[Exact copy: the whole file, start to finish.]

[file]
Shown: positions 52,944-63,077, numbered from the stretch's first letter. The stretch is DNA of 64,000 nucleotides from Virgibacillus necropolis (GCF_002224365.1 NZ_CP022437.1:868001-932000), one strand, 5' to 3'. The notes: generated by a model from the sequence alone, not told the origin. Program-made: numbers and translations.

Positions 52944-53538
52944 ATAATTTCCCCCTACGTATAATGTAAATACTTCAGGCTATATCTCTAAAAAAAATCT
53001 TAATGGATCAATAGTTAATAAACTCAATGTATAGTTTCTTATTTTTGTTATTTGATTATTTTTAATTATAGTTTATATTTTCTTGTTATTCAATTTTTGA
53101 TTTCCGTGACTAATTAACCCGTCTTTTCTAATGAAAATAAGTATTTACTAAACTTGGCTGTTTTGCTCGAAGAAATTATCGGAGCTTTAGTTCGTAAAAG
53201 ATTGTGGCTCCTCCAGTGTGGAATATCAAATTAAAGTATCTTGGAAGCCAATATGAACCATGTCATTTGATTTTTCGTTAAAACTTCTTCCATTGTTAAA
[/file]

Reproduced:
Shown: positions 52,944-63,077, numbered from the stretch's first letter. The stretch is DNA of 64,000 nucleotides from Virgibacillus necropolis (GCF_002224365.1 NZ_CP022437.1:868001-932000), one strand, 5' to 3'. The notes: generated by a model from the sequence alone, not told the origin. Program-made: numbers and translations.

Positions 52944-53538
52944 ATAATTTCCCCCTACGTATAATGTAAATACTTCAGGCTATATCTCTAAAAAAAATCT
53001 TAATGGATCAATAGTTAATAAACTCAATGTATAGTTTCTTATTTTTGTTATTTGATTATTTTTAATTATAGTTTATATTTTCTTGTTATTCAATTTTTGA
53101 TTTCCGTGACTAATTAACCCGTCTTTTCTAATGAAAATAAGTATTTACTAAACTTGGCTGTTTTGCTCGAAGAAATTATCGGAGCTTTAGTTCGTAAAAG
53201 ATTGTGGCTCCTCCAGTGTGGAATATCAAATTAAAGTATCTTGGAAGCCAATATGAACCATGTCATTTGATTTTTCGTTAAAACTTCTTCCATTGTTAAA